In Win Buc Review

Compxpert - 2011-03-22 22:23:51 in Cases
Category: Cases
Reviewed by: Compxpert   
Reviewed on: April 19, 2011
Price: $110

Introduction:

Choosing the right case is basically the first step in any build. The right case should allow you to make the best use of your rig. Whether your looking for expandability or even just the basics, the case you choose should provide just what you want without breaking the bank. Up for review today is a new case from IN WIN that is simply called Buc. IN WIN packed loads of features into this mid-tower package. The case is mostly tool-less and even features externally-accessible hard drive bays, much like the ThermalTake Level 10 and Level 10 GT. Additionally, the case comes with three 120mm fans right out of the box. So what other tricks does this case have up its sleeve?

Closer Look:

As already mentioned, the case has external access to the internal hard drive bays though the side panel. The back of the box depicts a shield and "Buc Destiny Lite Series" off to the side. Just below that are a list of some other prominent features of the case. Next up we have the right side of the box, which shows the features of the case. Last up is the left side of the box, which displays the specifications table for the case.

 

 

 

 

 

 

 

 

 

 

 

 

Once open, we find our new case wrapped in a plastic bag and sandwiched between two pieces of Styrofoam.

 

 

Well so far it's unboxed, but what's underneath the bag?

Closer Look:

Starting with the left side panel, we have what appears to be a keyed door that opens to allow access into three of the internal hard drive bays, enabling you to swap drives. Additionally, the side panel supports up to two 120mm fans, which are optional in the default configuration. The front of the case sports an IN WIN logo that can be lit up, if desired. Also on the front panel are some I/O plugs, which consist of one eSATA, two USB 2.0 ports, and front MIC and Audio out connections. Lastly, we have our right side panel. Both side panels are removable once both of the latch catches have been released on the side of the panel you wish to remove.

 

 

 

 

 

 

 

 

 

 

 

 

 

 

As you probably noticed, yes that is a USB 3.0 cable protruding from out of the top panel. The back of the case also features seven expansion slots and water cooling capabilities via the two rubber grommets. The top panel sports a 120mm fan and there are a total of three fans included with this case, which is plus. Also on the top panel is our lone USB 3.0 port and its accompanying tray that allows you to sit a hard drive dock on top of the case.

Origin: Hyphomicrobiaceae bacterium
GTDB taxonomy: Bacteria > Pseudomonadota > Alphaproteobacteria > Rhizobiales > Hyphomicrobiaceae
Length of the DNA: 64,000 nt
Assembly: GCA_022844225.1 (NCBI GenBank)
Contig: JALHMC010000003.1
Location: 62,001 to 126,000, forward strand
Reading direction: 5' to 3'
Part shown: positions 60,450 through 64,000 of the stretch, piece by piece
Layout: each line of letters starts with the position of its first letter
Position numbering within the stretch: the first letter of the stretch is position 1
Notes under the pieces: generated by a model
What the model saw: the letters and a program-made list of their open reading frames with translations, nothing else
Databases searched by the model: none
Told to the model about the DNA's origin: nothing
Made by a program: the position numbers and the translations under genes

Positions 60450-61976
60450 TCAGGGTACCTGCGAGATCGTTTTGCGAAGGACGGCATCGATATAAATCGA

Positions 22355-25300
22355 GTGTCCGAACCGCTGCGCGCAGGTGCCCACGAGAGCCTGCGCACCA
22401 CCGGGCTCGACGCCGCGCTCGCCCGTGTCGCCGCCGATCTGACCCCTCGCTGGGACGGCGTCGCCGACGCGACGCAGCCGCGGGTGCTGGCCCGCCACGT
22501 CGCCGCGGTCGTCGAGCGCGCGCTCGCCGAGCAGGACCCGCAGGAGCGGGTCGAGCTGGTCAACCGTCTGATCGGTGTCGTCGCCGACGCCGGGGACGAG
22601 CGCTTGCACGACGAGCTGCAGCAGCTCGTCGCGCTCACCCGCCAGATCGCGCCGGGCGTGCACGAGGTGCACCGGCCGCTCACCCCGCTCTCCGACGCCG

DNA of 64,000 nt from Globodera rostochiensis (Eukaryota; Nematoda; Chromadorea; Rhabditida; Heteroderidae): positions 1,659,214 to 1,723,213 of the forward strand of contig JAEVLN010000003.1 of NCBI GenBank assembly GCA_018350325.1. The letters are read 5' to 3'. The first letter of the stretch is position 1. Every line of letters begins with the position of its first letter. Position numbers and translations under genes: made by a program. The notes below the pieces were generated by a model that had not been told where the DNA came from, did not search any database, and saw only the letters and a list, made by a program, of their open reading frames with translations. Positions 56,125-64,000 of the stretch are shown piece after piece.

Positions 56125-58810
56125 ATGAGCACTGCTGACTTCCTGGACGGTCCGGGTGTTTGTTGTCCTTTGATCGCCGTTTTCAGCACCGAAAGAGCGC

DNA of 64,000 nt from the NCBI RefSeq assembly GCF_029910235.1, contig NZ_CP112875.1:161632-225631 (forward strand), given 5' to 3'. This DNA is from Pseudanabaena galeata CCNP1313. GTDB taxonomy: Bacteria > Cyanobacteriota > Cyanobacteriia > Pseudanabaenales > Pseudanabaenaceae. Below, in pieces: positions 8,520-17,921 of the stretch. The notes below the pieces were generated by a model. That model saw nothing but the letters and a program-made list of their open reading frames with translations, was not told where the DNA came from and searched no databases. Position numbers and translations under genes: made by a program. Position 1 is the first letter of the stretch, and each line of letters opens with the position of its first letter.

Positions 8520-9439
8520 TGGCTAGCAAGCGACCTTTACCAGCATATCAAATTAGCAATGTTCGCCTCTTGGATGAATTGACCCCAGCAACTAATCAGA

Last, but certainly not least, we have our feet, which consist of two rubber circles on the front and two rubberized feet in the back. Between the rubber feet in the rear is a fan filter for your PSU.

 

 

Well this case does certainly have a few nice features, but what else is in store on the inside?

Closer Look:

Looking inside, the first thing that really catches my eye is the black paint on the inside. Besides the paint, I find it quite nice that IN WIN put five 3.5" drive bays in here and has cleverly labeled one of these "system" so you can keep track of which drive the OS is on. Even nicer is that everything, besides of course the motherboard and PSU, installs with relative ease thanks to the tool-less solutions available on the 5.25" bay, 3.5" bay, and expansion slots. The case includes a total of four 5.25" bays, as well as a single external 3.5" bay for card readers or floppy drives. With the front panel removed, we reveal the front 120mm LED fan and gain access to the bays behind it.

 

 

 

 

 

 

 

 

 

 

 

 

 

 

On the back of the case, we have a slew of wires that connect into the internal hard drive dock. Oddly, although the case includes a total of five 3.5" drive bays, only four of them are hotswap capable and only three of them can actually be accessed from outside the case. Next up is our good old hole in the tray, which allows you to swap waterblocks and heatsinks without the need to remove your motherboard. It seems to have become a staple now among many brands to carry a hole in the tray and it is always a nice touch. Further on we have a closer look at the back of the front panel. Here you can see the power connector for the lighted logo on front as well as the wires for all the front panel I/O connections. Lastly, the top panel is conviently removable, providing access to the 120mm fan and sporting the USB 3.0 port.